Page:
This year each party has 41 percent of the 328,000 registered voters with the rest divided among independents and six minor parties. On Tuesday, all voters will receive the same ballot. If no one wins an outright majority, Lois Capps and the leading Republican will meet in a runoff March 10.

    Firestone, 61, is a state assemblyman, an heir to a tire fortune and Santa Barbara County's best-known vintner. He calls himself a "passionate centrist" and has one of the most liberal voting records of any Republican legislator. He is pro-choice and pro-environment, refused to sign a GOP loyalty oath and has often cooperated with Democrats.

    Firestone, who jump-started his campaign with a personal loan of $250,000, has spent $449,000, according to a report filed last week, and is expected to spend $700,000 by Election Day. But Capps, who has raised $575,000, including heavy donations from labor groups, may equal or outspend him. Bordonaro has spent $131,000.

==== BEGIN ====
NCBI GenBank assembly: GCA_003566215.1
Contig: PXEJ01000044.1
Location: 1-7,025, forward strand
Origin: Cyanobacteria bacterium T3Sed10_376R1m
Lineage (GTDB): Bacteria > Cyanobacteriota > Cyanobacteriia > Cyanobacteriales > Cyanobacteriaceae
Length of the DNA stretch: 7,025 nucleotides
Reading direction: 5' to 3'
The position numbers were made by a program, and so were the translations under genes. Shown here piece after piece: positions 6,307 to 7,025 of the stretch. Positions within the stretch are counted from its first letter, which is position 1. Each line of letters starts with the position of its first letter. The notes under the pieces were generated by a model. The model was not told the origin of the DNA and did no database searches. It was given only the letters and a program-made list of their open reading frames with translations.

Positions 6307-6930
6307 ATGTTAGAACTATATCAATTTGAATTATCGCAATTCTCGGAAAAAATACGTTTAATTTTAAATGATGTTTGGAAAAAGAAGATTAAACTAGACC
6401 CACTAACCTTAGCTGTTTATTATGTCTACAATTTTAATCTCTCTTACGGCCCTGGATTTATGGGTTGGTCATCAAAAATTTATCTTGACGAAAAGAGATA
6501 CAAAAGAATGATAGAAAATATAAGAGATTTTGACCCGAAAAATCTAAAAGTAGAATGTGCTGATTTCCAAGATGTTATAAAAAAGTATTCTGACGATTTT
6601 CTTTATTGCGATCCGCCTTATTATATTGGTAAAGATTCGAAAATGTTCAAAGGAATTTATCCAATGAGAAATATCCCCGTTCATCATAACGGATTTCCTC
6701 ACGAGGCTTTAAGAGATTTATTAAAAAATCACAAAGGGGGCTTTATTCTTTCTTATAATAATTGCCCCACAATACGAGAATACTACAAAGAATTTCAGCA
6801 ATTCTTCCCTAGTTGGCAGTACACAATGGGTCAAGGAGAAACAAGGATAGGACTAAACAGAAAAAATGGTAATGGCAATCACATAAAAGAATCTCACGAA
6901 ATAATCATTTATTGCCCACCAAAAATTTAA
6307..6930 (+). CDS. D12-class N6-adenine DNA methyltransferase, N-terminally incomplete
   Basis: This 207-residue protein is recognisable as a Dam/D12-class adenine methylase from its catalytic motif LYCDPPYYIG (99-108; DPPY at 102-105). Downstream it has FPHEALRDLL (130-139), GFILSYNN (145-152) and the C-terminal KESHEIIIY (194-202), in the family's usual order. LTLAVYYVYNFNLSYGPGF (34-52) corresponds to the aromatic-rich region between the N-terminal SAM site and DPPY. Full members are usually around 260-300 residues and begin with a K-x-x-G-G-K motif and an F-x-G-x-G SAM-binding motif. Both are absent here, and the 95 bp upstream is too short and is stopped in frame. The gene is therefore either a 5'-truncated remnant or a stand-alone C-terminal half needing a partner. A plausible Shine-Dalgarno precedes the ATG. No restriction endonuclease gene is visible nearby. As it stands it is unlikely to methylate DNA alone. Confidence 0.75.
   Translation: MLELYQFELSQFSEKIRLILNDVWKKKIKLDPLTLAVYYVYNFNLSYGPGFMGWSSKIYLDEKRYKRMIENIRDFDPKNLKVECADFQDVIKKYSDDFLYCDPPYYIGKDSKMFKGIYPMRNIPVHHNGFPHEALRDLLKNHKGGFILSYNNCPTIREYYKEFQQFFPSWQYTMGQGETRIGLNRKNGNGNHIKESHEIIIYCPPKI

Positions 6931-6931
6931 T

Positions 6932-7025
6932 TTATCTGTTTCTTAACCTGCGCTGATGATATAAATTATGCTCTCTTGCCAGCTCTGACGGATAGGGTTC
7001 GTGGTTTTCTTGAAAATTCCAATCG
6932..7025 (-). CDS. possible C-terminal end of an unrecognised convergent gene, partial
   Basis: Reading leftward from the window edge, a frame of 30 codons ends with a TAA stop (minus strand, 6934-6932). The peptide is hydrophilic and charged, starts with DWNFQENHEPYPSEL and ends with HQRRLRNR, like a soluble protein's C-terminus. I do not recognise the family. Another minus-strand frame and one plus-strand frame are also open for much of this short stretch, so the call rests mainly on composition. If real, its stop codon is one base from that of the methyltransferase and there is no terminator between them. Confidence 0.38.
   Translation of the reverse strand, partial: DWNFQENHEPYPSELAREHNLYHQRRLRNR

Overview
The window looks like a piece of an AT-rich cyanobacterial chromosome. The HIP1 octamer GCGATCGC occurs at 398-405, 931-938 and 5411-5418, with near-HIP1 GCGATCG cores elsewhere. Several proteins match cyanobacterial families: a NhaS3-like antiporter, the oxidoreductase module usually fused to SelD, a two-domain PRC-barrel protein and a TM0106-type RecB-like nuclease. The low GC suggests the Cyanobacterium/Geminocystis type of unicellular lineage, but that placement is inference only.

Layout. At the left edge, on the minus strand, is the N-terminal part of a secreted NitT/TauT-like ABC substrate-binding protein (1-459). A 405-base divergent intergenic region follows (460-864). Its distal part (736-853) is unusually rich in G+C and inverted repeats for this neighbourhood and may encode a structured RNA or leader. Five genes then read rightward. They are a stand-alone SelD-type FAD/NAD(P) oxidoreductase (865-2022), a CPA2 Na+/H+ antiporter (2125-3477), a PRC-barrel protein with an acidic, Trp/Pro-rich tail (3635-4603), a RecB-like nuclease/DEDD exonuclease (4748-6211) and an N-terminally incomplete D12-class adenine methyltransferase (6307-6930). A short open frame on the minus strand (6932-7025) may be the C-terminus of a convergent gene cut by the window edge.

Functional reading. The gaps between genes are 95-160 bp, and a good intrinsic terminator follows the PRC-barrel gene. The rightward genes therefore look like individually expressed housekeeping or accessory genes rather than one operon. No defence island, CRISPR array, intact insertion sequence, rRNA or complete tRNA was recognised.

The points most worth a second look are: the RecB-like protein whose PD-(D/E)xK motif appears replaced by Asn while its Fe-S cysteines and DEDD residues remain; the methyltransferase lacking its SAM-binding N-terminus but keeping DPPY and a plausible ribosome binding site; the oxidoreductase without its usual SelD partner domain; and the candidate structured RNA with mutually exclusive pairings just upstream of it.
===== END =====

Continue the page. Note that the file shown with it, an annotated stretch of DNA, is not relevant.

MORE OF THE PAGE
Lois Capps has walked a fine line. She presents herself as representing the unfinished legacy of her husband, who was famed for his university classes that reconciled veterans and opponents of the Vietnam War. But she also seeks to demonstrate that she is qualified in her own right and has said repeatedly that she doesn't want to be elected on a sympathy vote.

    Capps, who will be 60 today, has proved effective and informed in small groups and has an intense following among women and public health professionals. However, even her supporters acknowledge that she is sometimes uncomfortable before the camera in debates.

    Her campaign has organized more than 600 volunteers in an uphill effort to win an outright majority Tuesday. "Trying to win in January is the best strategy for winning in March," campaign manager Cathy Duvall says.